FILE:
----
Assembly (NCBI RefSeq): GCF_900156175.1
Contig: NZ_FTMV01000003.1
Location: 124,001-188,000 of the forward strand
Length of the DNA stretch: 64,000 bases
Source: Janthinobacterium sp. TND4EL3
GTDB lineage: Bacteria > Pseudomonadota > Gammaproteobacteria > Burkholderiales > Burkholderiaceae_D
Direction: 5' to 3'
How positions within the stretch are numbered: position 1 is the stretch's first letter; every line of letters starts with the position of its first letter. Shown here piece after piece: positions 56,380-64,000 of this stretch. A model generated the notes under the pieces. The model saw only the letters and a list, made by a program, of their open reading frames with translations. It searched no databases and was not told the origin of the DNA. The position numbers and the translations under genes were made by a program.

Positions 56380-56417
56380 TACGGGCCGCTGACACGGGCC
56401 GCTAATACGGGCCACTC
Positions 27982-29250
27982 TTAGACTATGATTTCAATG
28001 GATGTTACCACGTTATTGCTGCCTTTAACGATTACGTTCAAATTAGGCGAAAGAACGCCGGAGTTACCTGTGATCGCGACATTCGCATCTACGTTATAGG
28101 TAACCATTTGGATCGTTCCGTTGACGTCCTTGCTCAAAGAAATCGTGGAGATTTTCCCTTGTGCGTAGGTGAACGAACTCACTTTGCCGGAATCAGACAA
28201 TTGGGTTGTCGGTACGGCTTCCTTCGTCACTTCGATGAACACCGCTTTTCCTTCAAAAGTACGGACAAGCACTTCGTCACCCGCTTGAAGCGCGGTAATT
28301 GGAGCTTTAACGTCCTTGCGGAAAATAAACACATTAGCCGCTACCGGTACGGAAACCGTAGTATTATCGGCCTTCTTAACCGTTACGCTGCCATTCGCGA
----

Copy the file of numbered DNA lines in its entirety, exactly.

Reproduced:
Assembly (NCBI RefSeq): GCF_900156175.1
Contig: NZ_FTMV01000003.1
Location: 124,001-188,000 of the forward strand
Length of the DNA stretch: 64,000 bases
Source: Janthinobacterium sp. TND4EL3
GTDB lineage: Bacteria > Pseudomonadota > Gammaproteobacteria > Burkholderiales > Burkholderiaceae_D
Direction: 5' to 3'
How positions within the stretch are numbered: position 1 is the stretch's first letter; every line of letters starts with the position of its first letter. Shown here piece after piece: positions 56,380-64,000 of this stretch. A model generated the notes under the pieces. The model saw only the letters and a list, made by a program, of their open reading frames with translations. It searched no databases and was not told the origin of the DNA. The position numbers and the translations under genes were made by a program.

Positions 56380-56417
56380 TACGGGCCGCTGACACGGGCC
56401 GCTAATACGGGCCACTC
Positions 27982-29250
27982 TTAGACTATGATTTCAATG
28001 GATGTTACCACGTTATTGCTGCCTTTAACGATTACGTTCAAATTAGGCGAAAGAACGCCGGAGTTACCTGTGATCGCGACATTCGCATCTACGTTATAGG
28101 TAACCATTTGGATCGTTCCGTTGACGTCCTTGCTCAAAGAAATCGTGGAGATTTTCCCTTGTGCGTAGGTGAACGAACTCACTTTGCCGGAATCAGACAA
28201 TTGGGTTGTCGGTACGGCTTCCTTCGTCACTTCGATGAACACCGCTTTTCCTTCAAAAGTACGGACAAGCACTTCGTCACCCGCTTGAAGCGCGGTAATT
28301 GGAGCTTTAACGTCCTTGCGGAAAATAAACACATTAGCCGCTACCGGTACGGAAACCGTAGTATTATCGGCCTTCTTAACCGTTACGCTGCCATTCGCGA